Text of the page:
Wednesday, 24 February 2010

Growth before "Growth"

Pedro Lains below suggests that a push for radical current account deficit reduction would definitely endanger Portugal's presumptive recovery. Undoubtedly it will. But the real question facing Portugal in these last, say, 10 years has not been on the demand side of the economy, but rather on the supply side of the economy. To put it in terms that would make the Paul Krugman of the 1990's shiver, Portugal's (firms) "competitiveness" is in
real trouble due to successive years of rising unit labor costs (with a trajectory very similar to Spain's, but even more pronounced) and a political refusal to learn, as it were, the new economical-financial rules that came to prevail with the adoption of the single european currency. That is why nominal wages reduction which some months ago would be an unthinkable idea is increasingly being discussed by Portuguese economists as a serious option.


  1. sou jurista e tenho falta de conhecimento cientifico acerca de economês.
    Tendo em conta a minha formação: Bom livro para começar?

  2. Eu recomendaria "Where Keynes Went Wrong", facilmente googlável e comprado na Amazon!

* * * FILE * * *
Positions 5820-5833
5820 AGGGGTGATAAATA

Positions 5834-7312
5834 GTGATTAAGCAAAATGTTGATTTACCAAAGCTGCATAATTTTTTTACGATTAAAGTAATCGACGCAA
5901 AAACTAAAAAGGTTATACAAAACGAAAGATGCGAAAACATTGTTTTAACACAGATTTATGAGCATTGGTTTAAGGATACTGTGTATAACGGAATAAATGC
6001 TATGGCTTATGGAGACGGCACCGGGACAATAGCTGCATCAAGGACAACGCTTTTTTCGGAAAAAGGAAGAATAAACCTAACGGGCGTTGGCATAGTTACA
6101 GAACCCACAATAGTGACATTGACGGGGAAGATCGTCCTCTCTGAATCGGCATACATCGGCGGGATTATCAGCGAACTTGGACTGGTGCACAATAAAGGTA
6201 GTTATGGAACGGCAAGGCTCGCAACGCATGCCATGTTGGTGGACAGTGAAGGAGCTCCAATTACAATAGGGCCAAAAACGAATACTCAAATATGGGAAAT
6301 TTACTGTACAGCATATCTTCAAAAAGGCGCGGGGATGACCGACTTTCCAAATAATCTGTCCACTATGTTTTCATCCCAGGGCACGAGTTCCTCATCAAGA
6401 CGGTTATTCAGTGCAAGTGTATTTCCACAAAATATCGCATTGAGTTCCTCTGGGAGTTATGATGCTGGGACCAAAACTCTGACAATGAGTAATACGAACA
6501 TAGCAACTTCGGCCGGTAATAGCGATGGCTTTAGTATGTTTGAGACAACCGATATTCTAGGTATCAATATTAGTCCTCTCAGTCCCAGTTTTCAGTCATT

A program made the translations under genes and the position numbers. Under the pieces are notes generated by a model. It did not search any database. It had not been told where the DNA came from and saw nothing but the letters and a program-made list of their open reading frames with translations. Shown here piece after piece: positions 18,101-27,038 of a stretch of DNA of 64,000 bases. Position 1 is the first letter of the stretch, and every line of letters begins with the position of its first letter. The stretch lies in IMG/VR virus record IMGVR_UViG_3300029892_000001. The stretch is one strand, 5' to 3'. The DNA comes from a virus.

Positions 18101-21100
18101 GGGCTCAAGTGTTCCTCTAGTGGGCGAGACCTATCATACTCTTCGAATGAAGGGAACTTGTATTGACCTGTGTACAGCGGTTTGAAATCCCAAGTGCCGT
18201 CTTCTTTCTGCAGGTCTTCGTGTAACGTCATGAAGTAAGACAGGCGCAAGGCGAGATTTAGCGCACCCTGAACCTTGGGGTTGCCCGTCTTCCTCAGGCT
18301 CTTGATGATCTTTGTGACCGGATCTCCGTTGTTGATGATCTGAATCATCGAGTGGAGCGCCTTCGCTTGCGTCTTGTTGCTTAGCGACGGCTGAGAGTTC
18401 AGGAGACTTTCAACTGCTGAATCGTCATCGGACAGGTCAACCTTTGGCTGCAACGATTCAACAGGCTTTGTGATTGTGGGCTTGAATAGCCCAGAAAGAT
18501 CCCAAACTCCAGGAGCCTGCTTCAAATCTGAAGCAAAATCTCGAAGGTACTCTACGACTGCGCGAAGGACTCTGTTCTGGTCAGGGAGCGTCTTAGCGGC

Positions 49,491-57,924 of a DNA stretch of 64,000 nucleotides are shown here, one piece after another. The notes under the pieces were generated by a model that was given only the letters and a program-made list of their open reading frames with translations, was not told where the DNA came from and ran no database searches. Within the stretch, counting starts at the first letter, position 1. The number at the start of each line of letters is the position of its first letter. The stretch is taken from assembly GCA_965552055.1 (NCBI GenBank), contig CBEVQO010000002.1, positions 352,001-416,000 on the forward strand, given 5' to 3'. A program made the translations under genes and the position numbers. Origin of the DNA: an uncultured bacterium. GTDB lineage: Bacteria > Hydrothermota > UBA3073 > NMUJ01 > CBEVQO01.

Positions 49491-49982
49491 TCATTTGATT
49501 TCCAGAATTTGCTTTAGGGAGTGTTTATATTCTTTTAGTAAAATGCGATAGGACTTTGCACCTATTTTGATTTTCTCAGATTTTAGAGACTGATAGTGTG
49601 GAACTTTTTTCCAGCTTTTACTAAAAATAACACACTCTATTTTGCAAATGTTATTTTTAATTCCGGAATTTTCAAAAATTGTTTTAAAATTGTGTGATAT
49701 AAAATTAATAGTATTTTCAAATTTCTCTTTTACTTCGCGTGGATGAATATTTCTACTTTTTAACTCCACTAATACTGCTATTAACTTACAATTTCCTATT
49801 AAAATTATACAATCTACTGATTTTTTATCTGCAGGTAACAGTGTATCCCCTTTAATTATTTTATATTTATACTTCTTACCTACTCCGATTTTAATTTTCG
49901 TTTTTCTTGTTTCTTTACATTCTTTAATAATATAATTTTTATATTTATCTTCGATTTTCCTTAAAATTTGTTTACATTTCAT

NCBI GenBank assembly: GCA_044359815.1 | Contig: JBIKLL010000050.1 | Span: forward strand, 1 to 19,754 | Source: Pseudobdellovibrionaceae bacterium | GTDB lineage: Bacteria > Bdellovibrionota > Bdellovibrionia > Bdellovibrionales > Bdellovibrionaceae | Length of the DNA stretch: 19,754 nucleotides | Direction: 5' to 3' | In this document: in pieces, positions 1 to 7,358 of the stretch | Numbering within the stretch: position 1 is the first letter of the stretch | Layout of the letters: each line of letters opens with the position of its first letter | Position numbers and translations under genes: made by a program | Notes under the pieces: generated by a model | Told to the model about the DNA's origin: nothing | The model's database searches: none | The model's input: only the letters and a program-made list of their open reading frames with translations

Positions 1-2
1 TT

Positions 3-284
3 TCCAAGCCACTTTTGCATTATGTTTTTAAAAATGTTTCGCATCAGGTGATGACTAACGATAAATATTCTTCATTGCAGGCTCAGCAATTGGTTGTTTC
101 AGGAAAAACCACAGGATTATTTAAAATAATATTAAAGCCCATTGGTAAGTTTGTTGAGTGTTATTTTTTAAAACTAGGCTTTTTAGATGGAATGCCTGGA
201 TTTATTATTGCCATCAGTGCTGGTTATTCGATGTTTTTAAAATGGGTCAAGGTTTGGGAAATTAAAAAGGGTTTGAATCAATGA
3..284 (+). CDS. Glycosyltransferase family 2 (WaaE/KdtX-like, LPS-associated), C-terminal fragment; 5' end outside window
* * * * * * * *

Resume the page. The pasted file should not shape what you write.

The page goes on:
3. In my opinion, the rise of unit labor costs is not the problem. There are a lot of countries in which the labor cost is a lot higher than Portugal. The average wage in Portugal is a lot less than in most European countries.

    I think that the problem of competitiveness is due to poor management and inflexible labor laws. I think that what contributes to the competitiveness problem are the employees that have a job but have nothing to do, and that is either a management problem or a labor law problem.

    Also, that poor management is well payed. The discrepancy between top salaries and the minimal wage is huge, so maybe the rising unit labor cost is not the main problem.

    But of course, cutting employee's wage is a lot easier to achieve, as long as it doesn't impact their own wages.

    Fix the problem, don't go with the easiest solution.